Clayton planning for tough future, school alternatives amid pandemic

Clayton leaders say they are planning for the worst as they anticipate the impact a possible second wave of the coronavirus could have on schools this fall and what it could mean to the county's budget in fiscal 2021.

At a virtual town hall meeting Tuesday on a myriad of topics — from MARTA operating fewer buses to concerns that nail salons and restaurants may have opened too soon — officials said the south metro county could be in for a tough year of leaner budgets and possible layoffs because of significant virus-related local and state revenue losses.

“The state could face a $4 million shortfall over the next 15 months without federal aid, likely meaning furloughs and layoffs across the government,” state Rep. Rhonda Burnough, D-Riverdale, told the audience. “The shortfall could top 10% to 20% of the current state spending, which goes for everything from teacher salaries to prisons to health care to road building and other programs.”

The assessment comes as residents, after weeks of sheltering in place and homeschooling, are tuning into the virtual county commission, city councils and town hall meetings to get a glimpse of the county's and nation's future.

Clayton Schools Superintendent Morcease Beasley said while the district expects to open on time in August, he is crafting a 2020-2021 academic calendar that will incorporate digital learning as part of the plan if infections force buildings to close.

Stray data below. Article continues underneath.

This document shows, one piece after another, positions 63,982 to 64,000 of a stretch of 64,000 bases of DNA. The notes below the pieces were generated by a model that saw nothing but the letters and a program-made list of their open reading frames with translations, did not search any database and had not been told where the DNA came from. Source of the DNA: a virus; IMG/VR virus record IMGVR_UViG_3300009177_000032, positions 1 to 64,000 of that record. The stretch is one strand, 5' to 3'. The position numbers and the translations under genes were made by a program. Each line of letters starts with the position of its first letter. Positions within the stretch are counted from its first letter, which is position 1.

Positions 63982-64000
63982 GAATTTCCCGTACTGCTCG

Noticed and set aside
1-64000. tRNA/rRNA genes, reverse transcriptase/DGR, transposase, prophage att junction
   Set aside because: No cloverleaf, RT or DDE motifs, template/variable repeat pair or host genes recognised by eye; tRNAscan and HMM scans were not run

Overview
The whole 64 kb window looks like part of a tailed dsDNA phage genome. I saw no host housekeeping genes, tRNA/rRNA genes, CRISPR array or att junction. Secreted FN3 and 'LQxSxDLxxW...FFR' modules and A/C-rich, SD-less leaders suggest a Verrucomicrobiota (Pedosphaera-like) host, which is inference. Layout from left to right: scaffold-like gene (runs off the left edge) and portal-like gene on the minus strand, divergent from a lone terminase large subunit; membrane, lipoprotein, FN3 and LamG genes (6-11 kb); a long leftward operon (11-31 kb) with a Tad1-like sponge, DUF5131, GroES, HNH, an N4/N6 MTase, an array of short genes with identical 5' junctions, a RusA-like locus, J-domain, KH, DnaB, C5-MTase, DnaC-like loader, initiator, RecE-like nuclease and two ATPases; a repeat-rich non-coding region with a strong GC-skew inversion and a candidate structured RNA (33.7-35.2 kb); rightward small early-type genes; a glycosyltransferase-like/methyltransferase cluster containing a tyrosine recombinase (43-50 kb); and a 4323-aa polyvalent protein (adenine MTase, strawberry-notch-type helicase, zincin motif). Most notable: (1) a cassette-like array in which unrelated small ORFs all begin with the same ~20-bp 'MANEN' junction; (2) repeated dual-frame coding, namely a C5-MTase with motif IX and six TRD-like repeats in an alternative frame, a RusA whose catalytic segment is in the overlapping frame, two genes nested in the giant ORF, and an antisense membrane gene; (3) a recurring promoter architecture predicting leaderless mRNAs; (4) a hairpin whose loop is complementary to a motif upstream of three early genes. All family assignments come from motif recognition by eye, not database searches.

“The data suggest we may have periods of a surge once we get through this initial pandemic,” he said. “We have been preparing to make sure that we are ready for that in the new school year.”

Clayton District Health Director, Dr. Olugbenga Obasanjo, said the county has around 680 confirmed cases of coronavirus and 24 deaths. But he expects those numbers to jump as presumptive positive cases are added in as well as those who have died and were later determined to have had the virus.

During the meeting, Clayton Commission Chairman Jeff Turner said the county is backing off plans to bring government staff back to work on Monday. He said the county is fine-tuning safety measures and set a tentative date of May 11 for workers to return.

Clayton County is hoping all is not bleak. Burnough said the county's legislative delegation is seeking a portion of the $338.5 million in federal stimulus funding allocated to Georgia's capital to help replace lost funding at Hartsfield-Jackson International Airport.

“We have sent a letter to Mayor (Keisha Lance) Bottoms asking that Clayton County receive a portion of the airport funds that were sent from the federal government,” Burnough told viewers.